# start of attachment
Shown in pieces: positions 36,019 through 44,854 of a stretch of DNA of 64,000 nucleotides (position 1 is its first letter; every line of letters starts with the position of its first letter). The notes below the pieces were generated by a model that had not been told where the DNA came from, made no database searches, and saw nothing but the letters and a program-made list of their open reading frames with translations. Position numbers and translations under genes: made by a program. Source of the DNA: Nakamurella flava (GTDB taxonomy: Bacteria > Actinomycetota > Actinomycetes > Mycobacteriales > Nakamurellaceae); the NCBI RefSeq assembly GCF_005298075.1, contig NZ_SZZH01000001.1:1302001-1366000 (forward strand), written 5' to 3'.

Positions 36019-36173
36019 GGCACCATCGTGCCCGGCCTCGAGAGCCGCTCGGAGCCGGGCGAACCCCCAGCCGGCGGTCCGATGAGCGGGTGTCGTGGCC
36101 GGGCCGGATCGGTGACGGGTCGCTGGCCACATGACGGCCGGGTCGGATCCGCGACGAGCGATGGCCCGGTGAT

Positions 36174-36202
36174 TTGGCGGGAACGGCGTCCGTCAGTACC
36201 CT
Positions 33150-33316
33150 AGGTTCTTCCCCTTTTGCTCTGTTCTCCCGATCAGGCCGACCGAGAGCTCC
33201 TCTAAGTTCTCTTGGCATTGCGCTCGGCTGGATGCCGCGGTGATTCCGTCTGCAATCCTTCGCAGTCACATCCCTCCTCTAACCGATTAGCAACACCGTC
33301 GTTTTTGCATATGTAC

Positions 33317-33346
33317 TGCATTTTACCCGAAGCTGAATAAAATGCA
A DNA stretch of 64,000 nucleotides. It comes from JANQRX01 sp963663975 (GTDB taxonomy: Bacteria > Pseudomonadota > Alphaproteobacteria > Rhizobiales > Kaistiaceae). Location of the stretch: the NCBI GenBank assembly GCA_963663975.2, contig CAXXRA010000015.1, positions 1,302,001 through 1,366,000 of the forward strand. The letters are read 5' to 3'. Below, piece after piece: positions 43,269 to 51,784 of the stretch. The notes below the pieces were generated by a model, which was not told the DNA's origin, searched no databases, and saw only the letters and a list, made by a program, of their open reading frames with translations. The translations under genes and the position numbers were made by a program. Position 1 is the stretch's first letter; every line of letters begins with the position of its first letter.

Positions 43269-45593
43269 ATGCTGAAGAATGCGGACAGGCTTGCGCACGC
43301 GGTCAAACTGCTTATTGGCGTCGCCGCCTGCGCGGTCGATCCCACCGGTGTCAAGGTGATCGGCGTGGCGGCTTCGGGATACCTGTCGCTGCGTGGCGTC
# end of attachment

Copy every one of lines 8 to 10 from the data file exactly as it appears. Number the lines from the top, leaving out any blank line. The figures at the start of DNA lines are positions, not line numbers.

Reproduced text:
Positions 33150-33316
33150 AGGTTCTTCCCCTTTTGCTCTGTTCTCCCGATCAGGCCGACCGAGAGCTCC
33201 TCTAAGTTCTCTTGGCATTGCGCTCGGCTGGATGCCGCGGTGATTCCGTCTGCAATCCTTCGCAGTCACATCCCTCCTCTAACCGATTAGCAACACCGTC